Obama makes fourth, and longest, Gulf visit

By Steve Holland

THEODORE, Alabama (BestGrowthStock) – Sweat beading on his face, President Barack Obama saw up close on Monday the environmental and economic toll from the massive oil spill that is posing one of the biggest challenges of his presidency.

Accused by his critics of not taking charge of the U.S. response to the disaster, Obama made his fourth — and longest — visit to the Gulf of Mexico region.

He saw oil booms lining the Alabama coast of Mobile Bay, met Mississippi business owners suffering from a drought in tourist dollars and offered words of encouragement to workers who were cleaning and patching booms in suffocating heat.

He heard worries about whether BP is paying economic damage claims as quickly as needed and said Americans who want to help the region recover can do so by going ahead with travel plans because a lot of beaches are unaffected.

“We just want to make sure that people who have travel plans to the Gulf area remain mindful of that,” Obama said.

Already grappling with the worst recession since the Great Depression, Obama is finding his agenda overtaken by the oil spill.

At every stop he made a point of saying it will take a long time for the region to return to normal from what he called “an ongoing assault whose movements are constantly changing.”

“It’s going to be painful for a lot of folks. Folks are going to be frustrated, and some folks are going to be angry,” he said. “This region that’s known a lot of hardship will bounce back, just like it’s bounced back before.”

Some local people had mixed reactions to Obama’s visit.

“It is going to be the same old thing. He is going to say he cares about us and will form a new committee to over see the committee overseeing the first committee,” said Randy Kurtts, a city councilman in the Alabama coastal town of Elberta.

Others were glad he was there.

“I am nauseated. I am saddened. I am concerned not just about the visual but what is under the surface. I am happy he is here. He will do what it takes to make it right. I am satisfied,” said beach front property owner Tommy Spina in Fort Morgan, Alabama.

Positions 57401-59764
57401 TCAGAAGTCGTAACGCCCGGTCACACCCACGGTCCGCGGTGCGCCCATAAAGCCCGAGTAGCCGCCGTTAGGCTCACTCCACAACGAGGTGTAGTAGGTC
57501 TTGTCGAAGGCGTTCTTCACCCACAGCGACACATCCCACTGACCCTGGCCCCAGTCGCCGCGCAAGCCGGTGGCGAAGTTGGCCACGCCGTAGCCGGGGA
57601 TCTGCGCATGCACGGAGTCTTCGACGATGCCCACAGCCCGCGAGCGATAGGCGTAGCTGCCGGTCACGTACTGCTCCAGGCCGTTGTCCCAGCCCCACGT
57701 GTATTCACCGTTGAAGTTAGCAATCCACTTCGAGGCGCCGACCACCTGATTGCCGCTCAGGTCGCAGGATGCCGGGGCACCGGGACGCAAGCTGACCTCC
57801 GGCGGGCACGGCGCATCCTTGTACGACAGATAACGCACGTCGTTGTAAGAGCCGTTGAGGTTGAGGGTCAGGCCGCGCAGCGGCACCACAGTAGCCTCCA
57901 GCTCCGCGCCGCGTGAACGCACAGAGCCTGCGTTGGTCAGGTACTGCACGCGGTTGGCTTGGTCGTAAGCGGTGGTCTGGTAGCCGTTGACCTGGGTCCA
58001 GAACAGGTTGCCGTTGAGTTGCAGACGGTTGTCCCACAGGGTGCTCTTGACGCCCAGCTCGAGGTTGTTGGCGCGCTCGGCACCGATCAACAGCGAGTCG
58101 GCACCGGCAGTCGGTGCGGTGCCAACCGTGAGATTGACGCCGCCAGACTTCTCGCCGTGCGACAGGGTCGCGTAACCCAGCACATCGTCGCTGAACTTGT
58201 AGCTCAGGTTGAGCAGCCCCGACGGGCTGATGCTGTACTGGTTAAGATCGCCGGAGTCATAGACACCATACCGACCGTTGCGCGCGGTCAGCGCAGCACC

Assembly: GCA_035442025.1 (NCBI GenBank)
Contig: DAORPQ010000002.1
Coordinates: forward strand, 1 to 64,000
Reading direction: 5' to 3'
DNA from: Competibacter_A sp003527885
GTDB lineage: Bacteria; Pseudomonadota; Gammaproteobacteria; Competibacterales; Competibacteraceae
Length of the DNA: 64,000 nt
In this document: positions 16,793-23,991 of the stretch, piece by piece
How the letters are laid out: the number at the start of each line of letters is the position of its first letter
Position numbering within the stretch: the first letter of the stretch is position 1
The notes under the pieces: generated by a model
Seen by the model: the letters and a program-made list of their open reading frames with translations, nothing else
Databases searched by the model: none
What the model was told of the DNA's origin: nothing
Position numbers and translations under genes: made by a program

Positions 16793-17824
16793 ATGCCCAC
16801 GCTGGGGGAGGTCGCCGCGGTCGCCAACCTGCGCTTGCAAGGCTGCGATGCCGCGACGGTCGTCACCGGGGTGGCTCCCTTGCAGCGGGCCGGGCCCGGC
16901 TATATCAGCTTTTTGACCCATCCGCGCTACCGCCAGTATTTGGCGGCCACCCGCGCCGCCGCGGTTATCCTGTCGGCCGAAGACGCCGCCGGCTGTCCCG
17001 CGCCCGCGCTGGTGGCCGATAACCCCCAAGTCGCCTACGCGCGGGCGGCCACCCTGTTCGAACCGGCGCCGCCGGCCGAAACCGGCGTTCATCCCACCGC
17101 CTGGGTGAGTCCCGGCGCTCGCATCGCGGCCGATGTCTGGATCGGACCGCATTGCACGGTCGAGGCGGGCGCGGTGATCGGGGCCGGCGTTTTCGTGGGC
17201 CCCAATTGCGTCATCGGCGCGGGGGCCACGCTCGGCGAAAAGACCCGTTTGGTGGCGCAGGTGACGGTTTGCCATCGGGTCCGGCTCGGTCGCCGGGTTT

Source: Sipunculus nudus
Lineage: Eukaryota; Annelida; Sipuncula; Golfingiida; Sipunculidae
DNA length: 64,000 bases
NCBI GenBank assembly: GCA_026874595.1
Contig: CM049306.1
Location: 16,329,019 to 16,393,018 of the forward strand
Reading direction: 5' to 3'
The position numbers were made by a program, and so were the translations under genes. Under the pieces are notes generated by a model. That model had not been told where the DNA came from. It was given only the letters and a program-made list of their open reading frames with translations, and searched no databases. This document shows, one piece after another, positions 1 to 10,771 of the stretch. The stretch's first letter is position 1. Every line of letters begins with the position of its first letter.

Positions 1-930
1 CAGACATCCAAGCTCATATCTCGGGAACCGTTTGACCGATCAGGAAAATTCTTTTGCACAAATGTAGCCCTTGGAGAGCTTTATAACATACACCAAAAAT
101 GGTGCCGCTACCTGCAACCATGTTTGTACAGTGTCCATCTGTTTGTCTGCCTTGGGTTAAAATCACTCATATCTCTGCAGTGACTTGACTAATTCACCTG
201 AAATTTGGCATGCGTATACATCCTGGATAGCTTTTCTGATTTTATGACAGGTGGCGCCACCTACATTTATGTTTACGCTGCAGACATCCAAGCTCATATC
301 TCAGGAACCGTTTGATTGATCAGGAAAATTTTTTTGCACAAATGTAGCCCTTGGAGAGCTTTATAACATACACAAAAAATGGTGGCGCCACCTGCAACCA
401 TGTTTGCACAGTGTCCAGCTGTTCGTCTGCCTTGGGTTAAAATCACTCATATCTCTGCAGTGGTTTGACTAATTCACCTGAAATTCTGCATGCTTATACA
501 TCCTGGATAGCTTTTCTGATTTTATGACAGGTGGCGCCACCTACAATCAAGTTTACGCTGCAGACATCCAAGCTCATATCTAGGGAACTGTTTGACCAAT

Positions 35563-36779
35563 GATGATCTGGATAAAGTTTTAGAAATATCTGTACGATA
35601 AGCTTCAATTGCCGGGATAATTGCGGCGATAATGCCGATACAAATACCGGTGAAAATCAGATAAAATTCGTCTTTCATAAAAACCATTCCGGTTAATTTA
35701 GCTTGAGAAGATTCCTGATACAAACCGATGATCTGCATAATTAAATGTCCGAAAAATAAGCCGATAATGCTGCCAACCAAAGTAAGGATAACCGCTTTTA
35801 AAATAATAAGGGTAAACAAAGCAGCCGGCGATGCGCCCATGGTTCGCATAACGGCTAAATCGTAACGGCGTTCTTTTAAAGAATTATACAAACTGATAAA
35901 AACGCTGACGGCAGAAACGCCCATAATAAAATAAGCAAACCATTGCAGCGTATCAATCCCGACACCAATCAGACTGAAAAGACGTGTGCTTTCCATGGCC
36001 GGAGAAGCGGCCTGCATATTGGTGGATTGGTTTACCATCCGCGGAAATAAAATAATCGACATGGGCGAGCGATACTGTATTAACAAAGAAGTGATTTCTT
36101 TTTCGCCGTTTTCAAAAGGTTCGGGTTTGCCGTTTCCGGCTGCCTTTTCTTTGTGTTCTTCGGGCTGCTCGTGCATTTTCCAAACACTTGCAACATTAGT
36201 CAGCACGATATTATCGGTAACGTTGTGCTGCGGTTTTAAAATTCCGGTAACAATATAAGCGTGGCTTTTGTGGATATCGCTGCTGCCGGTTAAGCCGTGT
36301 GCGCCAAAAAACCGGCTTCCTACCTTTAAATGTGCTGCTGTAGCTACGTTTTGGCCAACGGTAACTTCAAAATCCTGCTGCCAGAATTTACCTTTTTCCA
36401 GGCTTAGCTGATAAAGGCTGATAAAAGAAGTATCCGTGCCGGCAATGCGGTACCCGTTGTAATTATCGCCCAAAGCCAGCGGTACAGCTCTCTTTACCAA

In Gulfport, Mississippi, the president spent more time with Mississippi Governor Haley Barbour than he has throughout the 56-day crisis.

Barbour, a potential 2012 Republican presidential candidate, has played down the effects of the oil spill on his state’s coastline, which was ravaged by Hurricane Katrina in 2005.

Obama and Barbour sat down for sandwiches together with local business owners on Ken Combs’ Pier, a structure built out from startlingly white beaches that locals said have far fewer tourists than normal this year.

Missy Bennett, owner of the Edgewater Inn hotel, told Obama her business is down 40 percent from normal due to the spill.

He and Barbour set aside whatever political differences they have to each enjoy a “snow cone,” a cupful of ice soaked with a flavored syrup, a beach favorite.

“I think I’ll have a lemon-lime,” Obama said.

“That’s something else we agree on,” said Barbour.

A helicopter ride later, Obama was in Theodore, Alabama, where workers wearing yellow protective garb and hard hats washed clean and placed rubber patches on booms that had been used in the Gulf against the spreading oil.

At day’s end, Obama rode the Marissa Mae Nicole ferry from Dauphin Island, which has seen some tar balls from the spill.

He and his entourage fetched up at Tacky Tack’s waterside restaurant in Orange Beach, Alabama, for a meal of crawfish tails, crab claws, ribs and seafood salad.

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(Additional reporting by Verna Gates in Mobile, Alabama; editing by Chris Wilson)

Obama makes fourth, and longest, Gulf visit